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Wilson v. Travelers Casualty and Surety Co. (Employer's Ins. Co.)

Commonwealth Court of Pennsylvania

December 3, 2013

Beth Wilson, Appellant
v.
Travelers Casualty and Surety Company (Employer's Insurance Company) and Honeywell, Inc. (successor in interest to Allied Signal, Inc., Employer)

Submitted: September 13, 2013.

Page 238

Appealed from No. 2010-35625 and 2012-19984. Common Pleas Court of the County of Montgomery. Moore, J.

Robert J. Murphy, Philadelphia, for appellant.

Jessica M. Heinz, Philadelphia, for appellees.

BEFORE: HONORABLE BERNARD L. McGINLEY, Judge, HONORABLE P. KEVIN BROBSON, Judge, HONORABLE ANNE E. COVEY, Judge. OPINION BY JUDGE McGINLEY.

OPINION

Page 239

BERNARD L. McGINLEY, Judge

Beth Wilson (Claimant) appeals from two orders of the Court of Common Pleas of Montgomery County (common pleas court) which vacated and struck down two judgments that were entered by the Montgomery County Prothonotary in favor of Claimant pursuant to Section 428 of the Workers' Compensation Act,[1] 77 P.S. § 921 (pertaining to judgment and execution for failure to pay benefits due).[2]

Page 240

At all times relevant to this appeal, Claimant was an adult female who was severely mentally retarded due to Down's syndrome.

This controversy began thirty years ago when Claimant's father, James Wilson, (hereinafter " Father" ) filed a Claim Petition at Bureau Claim No. 777631, in which he alleged that as of September 15, 1983, he was totally disabled from lung disease and asbestosis caused by his exposure to asbestos during the course of his employment with Employer from 1950 to 1981.[3]

Father died on September 29, 1990, (before his Claim Petition was resolved). Up until the time of Father's death, Claimant and her Mother had lived with Father. After Father died, Claimant continued to live with Mother for a short period, but because Mother was blind, infirm and unable to care for Claimant, Claimant was moved to a diagnostic group home.

Mother filed a Fatal Claim Petition on January 7, 1991, at Bureau Claim No. 609835, and alleged that Father's death was caused by his occupational disease.[4] After fifteen years of litigation, on May 16,

Page 241

2006, Workers' Compensation Judge Susan Kelley (WCJ Kelley) granted the Fatal Claim Petition and awarded weekly death benefits in the amount of $302.40, which represented sixty-percent of Father's average weekly wage, pursuant to the Schedule of Beneficiaries set forth at Section 307 of the Workers' Compensation Act, 77 P.S. § § 561, 562, for a widow and one dependent child.

The fatal claim award included an award for $517,958 (approximately 811 weeks between 1991 when the Fatal Claim Petition was filed and approximately May of 2007 at $302.40 per week), plus fifty percent penalty and attorney's fees of twenty percent.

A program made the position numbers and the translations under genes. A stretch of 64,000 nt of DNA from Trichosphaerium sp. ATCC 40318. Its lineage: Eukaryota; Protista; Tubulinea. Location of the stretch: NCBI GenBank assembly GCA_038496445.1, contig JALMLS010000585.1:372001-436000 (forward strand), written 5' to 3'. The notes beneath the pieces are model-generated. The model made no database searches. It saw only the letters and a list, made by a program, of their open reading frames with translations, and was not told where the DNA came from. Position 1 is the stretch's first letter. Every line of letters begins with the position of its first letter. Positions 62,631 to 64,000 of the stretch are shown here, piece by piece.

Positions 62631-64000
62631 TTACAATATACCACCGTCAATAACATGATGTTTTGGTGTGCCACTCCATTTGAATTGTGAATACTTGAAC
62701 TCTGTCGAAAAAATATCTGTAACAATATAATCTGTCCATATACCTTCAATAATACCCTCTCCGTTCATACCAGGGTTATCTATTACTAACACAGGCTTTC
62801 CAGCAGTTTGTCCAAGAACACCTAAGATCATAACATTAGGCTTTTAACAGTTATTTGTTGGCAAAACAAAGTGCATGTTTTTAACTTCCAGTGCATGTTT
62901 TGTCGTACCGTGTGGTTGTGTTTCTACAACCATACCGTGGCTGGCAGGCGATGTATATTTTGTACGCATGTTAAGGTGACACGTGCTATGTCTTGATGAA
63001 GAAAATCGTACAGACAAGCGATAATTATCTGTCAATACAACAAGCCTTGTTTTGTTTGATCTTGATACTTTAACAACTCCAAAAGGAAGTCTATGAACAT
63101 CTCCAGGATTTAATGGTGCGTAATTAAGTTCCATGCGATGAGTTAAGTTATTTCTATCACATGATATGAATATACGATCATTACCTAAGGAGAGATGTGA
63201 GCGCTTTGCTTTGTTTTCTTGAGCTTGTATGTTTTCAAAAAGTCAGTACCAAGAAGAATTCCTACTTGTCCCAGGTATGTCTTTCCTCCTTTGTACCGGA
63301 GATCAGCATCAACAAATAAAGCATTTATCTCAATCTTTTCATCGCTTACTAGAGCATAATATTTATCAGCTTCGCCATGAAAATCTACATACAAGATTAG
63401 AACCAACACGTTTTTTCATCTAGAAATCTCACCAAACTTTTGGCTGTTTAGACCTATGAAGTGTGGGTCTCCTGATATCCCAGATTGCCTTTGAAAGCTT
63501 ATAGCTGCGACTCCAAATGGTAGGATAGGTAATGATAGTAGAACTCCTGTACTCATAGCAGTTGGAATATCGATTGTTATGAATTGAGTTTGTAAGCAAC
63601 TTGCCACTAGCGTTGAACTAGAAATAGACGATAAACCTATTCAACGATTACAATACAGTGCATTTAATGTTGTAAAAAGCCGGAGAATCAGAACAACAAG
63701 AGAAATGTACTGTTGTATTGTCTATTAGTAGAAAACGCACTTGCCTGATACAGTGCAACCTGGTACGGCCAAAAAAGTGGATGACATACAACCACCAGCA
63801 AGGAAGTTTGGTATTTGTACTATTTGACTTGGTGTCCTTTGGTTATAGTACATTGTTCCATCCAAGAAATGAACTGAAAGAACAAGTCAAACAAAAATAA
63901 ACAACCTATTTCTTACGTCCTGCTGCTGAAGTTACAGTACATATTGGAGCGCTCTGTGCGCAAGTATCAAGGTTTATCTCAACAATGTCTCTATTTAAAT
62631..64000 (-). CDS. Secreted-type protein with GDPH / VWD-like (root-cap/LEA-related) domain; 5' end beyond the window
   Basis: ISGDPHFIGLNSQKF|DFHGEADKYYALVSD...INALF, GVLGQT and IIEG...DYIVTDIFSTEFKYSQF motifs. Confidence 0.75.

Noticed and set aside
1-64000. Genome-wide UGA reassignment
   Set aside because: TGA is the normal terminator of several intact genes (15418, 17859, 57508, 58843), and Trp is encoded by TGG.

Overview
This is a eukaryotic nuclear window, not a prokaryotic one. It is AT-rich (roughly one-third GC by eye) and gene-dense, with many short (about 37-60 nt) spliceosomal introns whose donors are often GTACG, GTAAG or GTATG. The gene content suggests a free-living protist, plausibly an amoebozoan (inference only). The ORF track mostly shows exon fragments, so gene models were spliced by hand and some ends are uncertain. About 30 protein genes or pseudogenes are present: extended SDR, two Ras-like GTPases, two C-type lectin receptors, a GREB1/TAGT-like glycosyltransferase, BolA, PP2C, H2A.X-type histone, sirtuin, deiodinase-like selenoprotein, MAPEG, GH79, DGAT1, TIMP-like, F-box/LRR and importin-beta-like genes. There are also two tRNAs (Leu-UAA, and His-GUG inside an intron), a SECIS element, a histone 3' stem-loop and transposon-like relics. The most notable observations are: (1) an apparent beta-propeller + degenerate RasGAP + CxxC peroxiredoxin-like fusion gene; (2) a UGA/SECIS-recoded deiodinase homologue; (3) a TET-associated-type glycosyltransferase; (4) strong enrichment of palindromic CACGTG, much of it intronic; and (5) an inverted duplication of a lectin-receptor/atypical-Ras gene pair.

Based upon the credited testimony of Claimant's sister, Sheila Wilson, WCJ Kelley found that although Claimant was over the age of eighteen, Claimant was dependent upon Father at the time of his death as the result of her disability. WCJ Kelley specifically found that " Anne Wilson [Mother] and Beth Wilson [Claimant] were dependent on Decedent [Father] at the time of his death." WCJ Decision, May 16, 2006, Finding of Fact No. 35 at p. 7. The Board affirmed.

On May 2, 2008, Employer petitioned this Court for review and argued, inter alia, that the evidence was insufficient to establish Claimant's dependency on Father because the finding required medical testimony. On July 8, 2008, this Court found WCJ Kelley's findings on this issue were supported by substantial evidence and upheld the Board.[5] Anne Wilson and James Wilson, Deceased v. Traveler's Insurance Company and Allied Signal, Inc., (Pa. Cmwlth., Nos. 893 C.D. 2007, 989 C.D. 2007, 2297 C.D. 2007, 2298 C.D. 2007, filed July 8, 2008).

Disputes arose concerning the precise amount of the judgment and Employer/Insurer's right to subrogation. Employer/Insurer eventually paid Mother the $517,000 award for past fatal claim benefits, plus penalties and attorney's fees, and began weekly fatal claim payments of $302.

On February 18, 2010, while Mother was still living, Employer/Insurer stopped paying the $302 weekly fatal benefits.[6]

On December 3, 2010, pursuant to Section 428 of the Act, 77 P.S. § § 921 and 951, Attorney, Robert J. Murphy, Esquire, (Attorney) filed and served on Employer/Insurer, a Praecipe to the Prothonotary of the Montgomery County Court of Common Pleas at Civil Docket No. 2010-35625, to enter judgment for Claimant in the statutory amount of $30,000, which represented Employer/Insurer's default on the death benefits payable to Claimant.

Despite the fact that Claimant was not competent on her own to consent to any legal filings, and despite the fact that no

Page 242

guardian ad litem was appointed[7] to represent Claimant's interests in this litigation, Attorney commenced the action by " Beth Wilson," in her own right, and captioned the action: " Beth Wilson, Claimant v. Travelers Casualty and Surety Company and Honeywell, Inc."

Mother died on January 5, 2012.

On April 30, 2012, Employer/Insurer filed a petition to vacate and strike the December 3, 2010 judgment and to preclude Claimant from executing on the judgment.

On July 10, 2012, the common pleas court heard argument on the petition to vacate and strike the judgment. Employer/Insurer argued that Claimant was not a member of the class of Father's dependents at the time of death; therefore, Claimant ...


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